Civil Courage Prize
for steadfast resistance to evil at great personal risk

Dr. Denis Mukwege Keynote Speech for the 2013 Civil Courage Prize
[Delivered, 15 October, 2013]

The Honorable John Train,
Distinguished guests,
Ladies and gentleman,

Good evening!

Thank you for your invitation and for giving me the floor in this beautiful place.

I want to express my sincere gratitude to the Train Foundation Trustees for honoring me today with the Civil Courage Prize, and supporting the struggle against sexual violence.

The Honorable John Train, by founding this award for "steadfast resistance to evil at great personal risk," has chosen to speak out for human dignity to promote justice and peace, and to support the voice of the voiceless.

During the past fifteen years, the bodies of women of Congo have become the battlefield of the worst atrocities committed by armed groups. They have been largely ignored by the rest of the world.

Meeting these women completely changed my life.

My profession as a medical doctor led me to become a direct witness to a mass crime that is hard to fully understand because sexual violence targets our most precious resource: our mothers, our wives and our daughters.

Violence against women knows no social or cultural barriers.

It includes harmful practices that range from rape to domestic violence, to sexual harassment, and abuses by teachers and employers.

Rape is probably history's oldest and least condemned crime.

In the Democratic Republic of Congo, rape as a strategy of war is even more destructive than military weapons.

Sexual violence crimes have been committed in a widespread and systematic manner not only to destroy a woman in her most intimate integrity, but also to tear apart her family and the community.

What is the ultimate origin of these atrocities?

Not only tribal or national hatred, but also mercantile greed.

The Congo produces minerals of the utmost interest to every modern economy. These include tin, tungsten, and tantalum—the three 'Ts' as they are often called.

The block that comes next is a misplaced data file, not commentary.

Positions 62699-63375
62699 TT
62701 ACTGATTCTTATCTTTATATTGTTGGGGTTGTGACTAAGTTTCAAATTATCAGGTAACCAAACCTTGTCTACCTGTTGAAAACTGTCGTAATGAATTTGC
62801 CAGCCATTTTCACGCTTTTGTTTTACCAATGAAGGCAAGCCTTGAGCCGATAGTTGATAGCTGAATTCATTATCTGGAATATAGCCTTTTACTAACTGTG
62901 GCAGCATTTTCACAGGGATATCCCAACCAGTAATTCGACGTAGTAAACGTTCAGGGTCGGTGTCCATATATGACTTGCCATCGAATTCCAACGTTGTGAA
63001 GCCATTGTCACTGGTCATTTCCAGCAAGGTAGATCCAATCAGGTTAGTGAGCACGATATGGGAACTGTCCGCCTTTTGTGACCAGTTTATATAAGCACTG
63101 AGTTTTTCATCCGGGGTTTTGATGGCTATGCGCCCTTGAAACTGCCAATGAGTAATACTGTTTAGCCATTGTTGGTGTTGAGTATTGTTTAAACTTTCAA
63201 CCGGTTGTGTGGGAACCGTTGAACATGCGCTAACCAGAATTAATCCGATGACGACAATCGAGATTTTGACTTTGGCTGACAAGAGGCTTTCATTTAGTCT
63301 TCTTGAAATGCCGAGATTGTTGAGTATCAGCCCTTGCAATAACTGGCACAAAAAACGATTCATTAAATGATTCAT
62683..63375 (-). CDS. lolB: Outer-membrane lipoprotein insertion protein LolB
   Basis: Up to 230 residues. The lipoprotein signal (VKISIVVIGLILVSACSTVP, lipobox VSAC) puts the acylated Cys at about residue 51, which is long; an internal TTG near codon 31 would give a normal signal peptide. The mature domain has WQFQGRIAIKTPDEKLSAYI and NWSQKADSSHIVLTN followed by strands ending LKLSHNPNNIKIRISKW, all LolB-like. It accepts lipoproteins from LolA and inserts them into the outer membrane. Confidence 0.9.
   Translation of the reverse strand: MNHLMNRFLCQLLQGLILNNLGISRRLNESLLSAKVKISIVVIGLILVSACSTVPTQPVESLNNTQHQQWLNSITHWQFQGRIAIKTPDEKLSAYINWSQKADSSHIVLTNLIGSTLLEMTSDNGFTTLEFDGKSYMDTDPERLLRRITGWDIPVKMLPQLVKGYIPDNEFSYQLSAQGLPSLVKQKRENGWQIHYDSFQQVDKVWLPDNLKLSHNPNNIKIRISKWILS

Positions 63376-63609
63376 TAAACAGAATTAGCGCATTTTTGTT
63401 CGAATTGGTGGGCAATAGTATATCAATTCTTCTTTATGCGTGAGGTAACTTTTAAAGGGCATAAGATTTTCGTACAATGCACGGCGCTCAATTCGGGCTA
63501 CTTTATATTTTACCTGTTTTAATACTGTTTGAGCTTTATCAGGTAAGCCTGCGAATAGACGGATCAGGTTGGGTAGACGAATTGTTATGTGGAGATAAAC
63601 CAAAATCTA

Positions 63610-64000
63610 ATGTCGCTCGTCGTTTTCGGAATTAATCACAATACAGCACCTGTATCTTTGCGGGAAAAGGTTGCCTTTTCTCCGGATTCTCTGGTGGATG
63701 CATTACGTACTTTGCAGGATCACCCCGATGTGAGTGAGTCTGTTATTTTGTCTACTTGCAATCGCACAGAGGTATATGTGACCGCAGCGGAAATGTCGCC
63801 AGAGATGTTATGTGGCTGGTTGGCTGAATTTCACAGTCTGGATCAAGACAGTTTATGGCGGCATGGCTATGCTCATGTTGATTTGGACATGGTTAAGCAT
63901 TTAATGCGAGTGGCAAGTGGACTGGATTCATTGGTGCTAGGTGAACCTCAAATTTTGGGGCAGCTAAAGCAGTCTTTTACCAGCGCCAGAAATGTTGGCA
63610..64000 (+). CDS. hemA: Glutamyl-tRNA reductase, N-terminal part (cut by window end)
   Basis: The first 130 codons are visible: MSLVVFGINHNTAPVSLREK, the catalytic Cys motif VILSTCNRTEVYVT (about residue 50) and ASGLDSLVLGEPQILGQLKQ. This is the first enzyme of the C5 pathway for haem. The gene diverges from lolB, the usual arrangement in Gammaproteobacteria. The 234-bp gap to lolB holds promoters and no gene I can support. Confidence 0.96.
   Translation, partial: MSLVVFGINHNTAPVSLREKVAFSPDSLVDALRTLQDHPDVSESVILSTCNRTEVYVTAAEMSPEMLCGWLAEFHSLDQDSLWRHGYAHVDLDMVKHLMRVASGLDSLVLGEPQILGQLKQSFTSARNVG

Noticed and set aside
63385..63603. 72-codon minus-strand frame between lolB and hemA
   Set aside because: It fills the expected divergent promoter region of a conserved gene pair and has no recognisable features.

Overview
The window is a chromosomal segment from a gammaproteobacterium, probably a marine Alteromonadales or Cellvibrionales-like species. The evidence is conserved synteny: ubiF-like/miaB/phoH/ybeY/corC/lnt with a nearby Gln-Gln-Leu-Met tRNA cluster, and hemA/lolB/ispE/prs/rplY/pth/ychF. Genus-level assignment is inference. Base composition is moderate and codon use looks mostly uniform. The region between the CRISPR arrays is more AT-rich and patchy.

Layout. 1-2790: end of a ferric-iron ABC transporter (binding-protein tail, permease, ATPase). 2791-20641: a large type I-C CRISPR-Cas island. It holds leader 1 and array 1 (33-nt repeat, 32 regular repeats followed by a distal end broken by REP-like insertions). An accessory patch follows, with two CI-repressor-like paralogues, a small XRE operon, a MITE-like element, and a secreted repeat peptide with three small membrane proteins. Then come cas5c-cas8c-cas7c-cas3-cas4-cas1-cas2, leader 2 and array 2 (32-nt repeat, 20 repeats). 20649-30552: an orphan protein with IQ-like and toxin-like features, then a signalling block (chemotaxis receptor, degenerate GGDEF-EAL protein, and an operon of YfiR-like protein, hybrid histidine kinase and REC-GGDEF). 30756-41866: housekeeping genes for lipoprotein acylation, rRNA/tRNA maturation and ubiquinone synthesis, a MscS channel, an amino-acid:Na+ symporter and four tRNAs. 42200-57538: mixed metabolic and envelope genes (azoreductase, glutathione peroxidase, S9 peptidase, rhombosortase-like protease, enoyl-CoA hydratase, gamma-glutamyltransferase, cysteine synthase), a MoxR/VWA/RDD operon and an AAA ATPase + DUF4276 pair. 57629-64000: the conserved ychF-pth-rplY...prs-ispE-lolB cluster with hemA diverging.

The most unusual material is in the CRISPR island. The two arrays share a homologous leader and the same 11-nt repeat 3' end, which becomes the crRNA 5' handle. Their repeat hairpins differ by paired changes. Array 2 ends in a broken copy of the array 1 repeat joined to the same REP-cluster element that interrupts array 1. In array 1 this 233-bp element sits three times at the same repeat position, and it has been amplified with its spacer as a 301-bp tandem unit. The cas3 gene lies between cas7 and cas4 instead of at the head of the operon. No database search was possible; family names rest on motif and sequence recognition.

Right now in the pockets of many of you here tonight, you have products made using these minerals. Your cell phone contains them.

Struggles over the metals in your cell phones have contributed to the loss of five million lives in my country, and earn some 185 million dollars a year for gangs who control access to the mines and collect bribes along the trade routes.

This has devastating consequences on the economy and it seriously impedes durable peace and sustainable development. Peace, justice, and the rule of law will enable us – the Congolese people — to benefit from the natural resources that we have.

The status quo is untenable.

This is why I am here tonight.

To draw the attention of the international community to this human tragedy.

To open your eyes and to urge all decision and policy makers to mobilize in order to put an end to rape as a weapon of war and to stand up for the dignity and empowerment of Congolese women.

Action towards sustainable peace and accountability needs to be taken now.

There is nothing inevitable about the situation. We can bring positive change to the Congo. We can end this war and we can stop sexual violence.

It's a joy for me to see women who have endured the most serious crimes begin to heal and to smile again after receiving holistic care at Panzi Hospital.

There is hope.

Everyday, we admire the fierce determination and the courage of Congolese women, notably the survivors of sexual violence in the eastern Congo.

They are the ones fuelling hope and inspiring my own determination to continue to work in South Kivu.

There is a path to a better future that addresses the root causes of the violence that plagues the entire region: the full implementation of the Addis Ababa Framework Agreement for Peace, Security and Cooperation for the Democratic Republic of the Congo and the Great Lakes region. We need the signatories of this Agreement to fully comply with their commitments.

And we need the international community to use all its influence and leverage to make this happen.

We are counting on civil society to speak out to hold all the relevant governments accountable.

Addressing the root causes of the violence will ultimately allow the Congolese people to finally benefit from the dividend of peace and development.

Everyone has the potential to make our humanity better.

I believe it is a moral obligation to stand up for human rights and to work to heal the victims so that they become survivors and to support their empowerment worldwide.

Allow me to dedicate this Civil Courage Prize to my patients and all survivors of sexual violence. I will continue to speak out to denounce the unacceptable until the violence stops.

We need to break the silence and address this human tragedy, combat impunity and make peace.

We need to struggle for human dignity and mutual respect among people and among Nations.

The Honorable John Train,
Distinguished guests,
Ladies and gentleman,

I convey my sincere gratitude to all of those present tonight and ready to help and engage in bringing the positive change that will allow the women of Congo to envisage a better future for their children.

Together we can create change. We can end the violence. We can ensure justice and build peace.

We will prevail.

Thank you.


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2013 Honoree
   press release
Keynote remarks from Bill Keller
   Remarks by Dr. Mukwege


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